This may seem like funny picture to post with the topic in the title, but for me there is actually a lot of significance in it. From my early days when I was a pre-teen, I was in Air Cadets. After becoming a Sergeant, I quit and tried to forget about that whole part of my life. I spent most of the summer after I quit cadets wishing I had stayed in, that I was still connected to my friends who were out having the times of their lives, going to camps that taught them flying or advanced survival or advanced leadership. I really regret quitting, but a few years later, after having severe psychosis and acting out violently which caused me to be put into a secure unit in a psychiatric hospital a number of times, I wanted all that I had lost back. The trouble was, none of those options were still out there for me. Despite my mental health diagnosis, I took out a massive student loan in BC and tried to get my pilot’s license. This was the best time of my life. I was meeting all kinds of really attractive young women, I was travelling, and the flying was absolutely amazing. When this period of my life ended, and I found myself unable to continue flying or even take care of myself outside of psychiatric care, the depths of my pain were immeasurable. I remember feeling like my life was over, that there would be no more travelling or fun or any of it. What I didn’t really take into account was that at the time I was unable to really take a good hard look at myself when I was flying. At the time, I did experience psychosis, but only when I had been off medication for a while. What I did experience was bipolar disorder, which left me incredibly depressed or far too animated for my own good. I actually was fired from a job because I talked to customers too much. I would talk their ears off, not realizing I was experiencing a manic episode. Then around Christmas, I contacted a friend I had met at a summer camp and if there was any chance of a relationship or even a friendship, my illness made sure that would be impossible.
What was amazing though, was that somehow I was able to hold on to who I was, what mattered to me when I was discharged from the hospital in Edmonton after my return. It took a long wait and a lot of paperwork, but I was given the opportunity to return to high school and complete my grade 12. When I was there, I met the girl of my dreams. I did exceptionally well in school despite little effort, but my main tragic flaw that came was that I decided my penmanship and attractiveness were more important than my mental state and I stopped taking Lithium which was my mood stabilizer (which made my hands shake) and I also stopped taking my pill for psychosis. I don’t know how I have managed it, but that was more than 25 years ago and to this day I still have that same girl (sorry woman) as a best friend. But I had to come first to a point where I was able to admit I had a mental illness. I had to accept treatment. For a long time I lived in severe isolation. In our presentations at the Schizophrenia Society, we relay a disturbing truth. 40% of people with schizophrenia try to end their own lives-and 10% of people with the illness will succeed. It is believed that isolation and stigma are the main factors.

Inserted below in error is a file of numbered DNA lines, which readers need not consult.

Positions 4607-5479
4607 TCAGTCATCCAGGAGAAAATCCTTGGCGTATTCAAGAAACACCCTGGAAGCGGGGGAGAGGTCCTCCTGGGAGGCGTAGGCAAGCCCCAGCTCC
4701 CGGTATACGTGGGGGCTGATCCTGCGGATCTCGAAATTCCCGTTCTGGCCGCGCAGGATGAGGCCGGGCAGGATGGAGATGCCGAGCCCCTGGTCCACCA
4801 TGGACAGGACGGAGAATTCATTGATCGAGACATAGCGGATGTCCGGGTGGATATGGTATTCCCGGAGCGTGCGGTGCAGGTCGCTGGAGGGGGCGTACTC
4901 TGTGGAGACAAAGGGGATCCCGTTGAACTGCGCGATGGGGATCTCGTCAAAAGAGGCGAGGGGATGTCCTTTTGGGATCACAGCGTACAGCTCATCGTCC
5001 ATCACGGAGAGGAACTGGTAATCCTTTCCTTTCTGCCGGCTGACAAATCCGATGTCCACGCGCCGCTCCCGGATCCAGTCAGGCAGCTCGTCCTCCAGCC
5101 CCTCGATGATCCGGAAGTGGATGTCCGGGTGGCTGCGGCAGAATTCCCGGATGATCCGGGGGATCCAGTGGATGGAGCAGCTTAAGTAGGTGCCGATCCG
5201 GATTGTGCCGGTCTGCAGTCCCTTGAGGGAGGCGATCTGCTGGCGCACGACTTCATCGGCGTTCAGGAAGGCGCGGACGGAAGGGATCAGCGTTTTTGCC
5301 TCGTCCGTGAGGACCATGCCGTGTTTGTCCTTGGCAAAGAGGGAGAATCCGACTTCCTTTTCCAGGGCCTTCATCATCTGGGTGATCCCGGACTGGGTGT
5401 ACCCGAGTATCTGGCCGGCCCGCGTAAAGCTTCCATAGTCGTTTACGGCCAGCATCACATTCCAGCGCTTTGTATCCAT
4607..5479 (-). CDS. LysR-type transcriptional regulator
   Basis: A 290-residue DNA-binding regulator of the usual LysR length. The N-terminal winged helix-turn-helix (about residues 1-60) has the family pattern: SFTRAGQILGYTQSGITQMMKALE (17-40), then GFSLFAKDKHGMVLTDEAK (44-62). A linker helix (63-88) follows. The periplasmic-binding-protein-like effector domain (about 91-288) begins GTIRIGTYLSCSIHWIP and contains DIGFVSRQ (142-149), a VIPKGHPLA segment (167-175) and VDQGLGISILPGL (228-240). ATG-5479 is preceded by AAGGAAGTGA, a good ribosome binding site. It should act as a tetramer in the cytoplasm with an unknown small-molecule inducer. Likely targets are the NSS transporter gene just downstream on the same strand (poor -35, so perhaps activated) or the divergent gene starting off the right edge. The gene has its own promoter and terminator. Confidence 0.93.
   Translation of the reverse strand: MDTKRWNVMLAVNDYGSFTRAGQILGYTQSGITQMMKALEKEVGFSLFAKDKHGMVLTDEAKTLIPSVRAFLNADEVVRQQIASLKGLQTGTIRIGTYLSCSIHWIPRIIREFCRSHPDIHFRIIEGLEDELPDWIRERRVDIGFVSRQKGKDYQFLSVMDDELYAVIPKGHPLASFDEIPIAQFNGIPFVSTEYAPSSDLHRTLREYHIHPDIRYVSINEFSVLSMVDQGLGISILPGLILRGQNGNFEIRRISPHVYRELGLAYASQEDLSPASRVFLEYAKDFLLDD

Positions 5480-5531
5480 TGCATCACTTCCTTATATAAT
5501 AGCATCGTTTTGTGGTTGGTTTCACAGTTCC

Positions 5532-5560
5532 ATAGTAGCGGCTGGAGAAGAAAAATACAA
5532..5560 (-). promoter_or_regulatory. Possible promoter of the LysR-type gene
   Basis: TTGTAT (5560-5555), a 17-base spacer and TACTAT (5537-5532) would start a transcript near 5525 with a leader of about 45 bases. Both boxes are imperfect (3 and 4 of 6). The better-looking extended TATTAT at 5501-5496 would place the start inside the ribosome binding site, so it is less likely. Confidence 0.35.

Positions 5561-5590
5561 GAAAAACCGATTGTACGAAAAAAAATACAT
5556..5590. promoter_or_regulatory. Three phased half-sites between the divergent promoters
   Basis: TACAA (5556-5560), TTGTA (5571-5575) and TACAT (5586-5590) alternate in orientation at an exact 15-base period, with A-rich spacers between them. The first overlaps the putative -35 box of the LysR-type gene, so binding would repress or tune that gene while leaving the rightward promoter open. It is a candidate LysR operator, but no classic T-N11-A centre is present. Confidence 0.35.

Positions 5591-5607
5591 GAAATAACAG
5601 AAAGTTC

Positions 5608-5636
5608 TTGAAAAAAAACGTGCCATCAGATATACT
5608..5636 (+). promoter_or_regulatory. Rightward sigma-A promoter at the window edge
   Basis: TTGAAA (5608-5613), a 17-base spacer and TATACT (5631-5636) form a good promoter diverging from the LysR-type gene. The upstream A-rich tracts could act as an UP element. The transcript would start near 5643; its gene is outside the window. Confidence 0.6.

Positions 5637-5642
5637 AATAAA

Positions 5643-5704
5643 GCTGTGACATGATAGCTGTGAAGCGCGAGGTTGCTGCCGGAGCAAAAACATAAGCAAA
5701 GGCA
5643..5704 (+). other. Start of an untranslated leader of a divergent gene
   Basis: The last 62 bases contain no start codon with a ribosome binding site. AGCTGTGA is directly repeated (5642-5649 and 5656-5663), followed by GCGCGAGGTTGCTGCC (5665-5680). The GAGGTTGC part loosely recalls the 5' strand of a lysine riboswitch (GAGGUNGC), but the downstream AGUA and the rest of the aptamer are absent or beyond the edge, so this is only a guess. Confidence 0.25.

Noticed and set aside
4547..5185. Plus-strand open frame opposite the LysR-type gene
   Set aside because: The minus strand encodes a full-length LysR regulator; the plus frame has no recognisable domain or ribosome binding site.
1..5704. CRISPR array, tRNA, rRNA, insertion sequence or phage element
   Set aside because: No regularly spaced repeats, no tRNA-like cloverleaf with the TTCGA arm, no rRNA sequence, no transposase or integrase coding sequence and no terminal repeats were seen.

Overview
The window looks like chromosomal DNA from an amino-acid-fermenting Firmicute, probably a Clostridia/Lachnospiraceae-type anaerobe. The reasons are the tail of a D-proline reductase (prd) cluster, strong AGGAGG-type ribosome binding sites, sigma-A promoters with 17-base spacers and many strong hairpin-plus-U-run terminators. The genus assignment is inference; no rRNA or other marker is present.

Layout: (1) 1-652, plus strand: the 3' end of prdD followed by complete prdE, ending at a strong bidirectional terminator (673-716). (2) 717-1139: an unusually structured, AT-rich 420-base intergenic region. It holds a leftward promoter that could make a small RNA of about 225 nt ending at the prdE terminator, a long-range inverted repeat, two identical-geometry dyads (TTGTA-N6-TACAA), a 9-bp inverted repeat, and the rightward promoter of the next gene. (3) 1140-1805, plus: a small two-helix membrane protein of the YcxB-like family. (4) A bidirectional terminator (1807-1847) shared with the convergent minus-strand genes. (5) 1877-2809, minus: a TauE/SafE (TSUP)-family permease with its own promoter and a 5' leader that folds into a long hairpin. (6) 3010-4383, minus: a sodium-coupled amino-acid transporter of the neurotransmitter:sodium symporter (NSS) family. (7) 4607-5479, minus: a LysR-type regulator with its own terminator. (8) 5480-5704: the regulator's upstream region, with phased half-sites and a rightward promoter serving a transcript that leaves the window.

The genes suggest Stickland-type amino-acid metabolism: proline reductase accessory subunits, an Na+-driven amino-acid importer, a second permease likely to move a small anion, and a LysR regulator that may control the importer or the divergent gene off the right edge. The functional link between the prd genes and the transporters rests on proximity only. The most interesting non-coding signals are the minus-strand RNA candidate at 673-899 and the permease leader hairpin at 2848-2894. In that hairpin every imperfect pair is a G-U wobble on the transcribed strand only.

I have come to learn a lot about this fact, and to develop in myself a measure of compassion for those who suffer still by taking on a job at the Schizophrenia Society as a phone support person. Every few weeks I am given a list of people who are shut-ins/isolated and I just call them and talk to them. I try as hard as I can, but I hate to admit that I seem to only make a real difference in a low percentage of the cases. Some of the people though are really so interesting that I don’t understand why they isolate. The trouble is, mental illness has been so stigmatized, so shuffled off to the dirty little corners no one wants to sweep up, that some people don’t even realize that they are full members of the human race regardless of any illness. People need to come to understand that an illness is not the fault of the person who it manifests itself in. To the best of my understanding, there are millions if not billions of nerves in our bodies. Our brain is an example of a bundle of nerves so complex and active that many many things go on in it at once, even while we sleep. Mental illnesses that cause psychosis (and I really don’t think it is relevant to distinguish between diagnoses, but instead to look at how to keep the whole person and their family as healthy as possible, mentally and physically) are based in this huge complex of nerves. Nerves communicate by shooting chemicals called neurotransmitters back and forth to each other. A good deal of psychiatric medications have the end effect of helping stabilize these transmissions. They may reduce the reuptake of the transmitters (serotonin is one of the main ones) or even simply just slow down the nerve traffic so the person can ‘come down’ enough to respond to other treatments. It is worth noting that nicotine affects these same neurotransmitters in much the same way medications do. What all of this adds up to is that this is a physical illness. Yes, maybe people may seem like they are willfully acting out sometimes and doing disturbing or distasteful things, but it is because there is a storm going on in their heads that they simply can’t control. Even people on ideal doses of medications may still experience symptoms.
Well, dear readers, that is it for today. I welcome your comments and feedback. Feel free to email me at firstname.lastname@example.org with any questions or topic suggestions. Thanks for continuing to give me the strength to keep this blog going.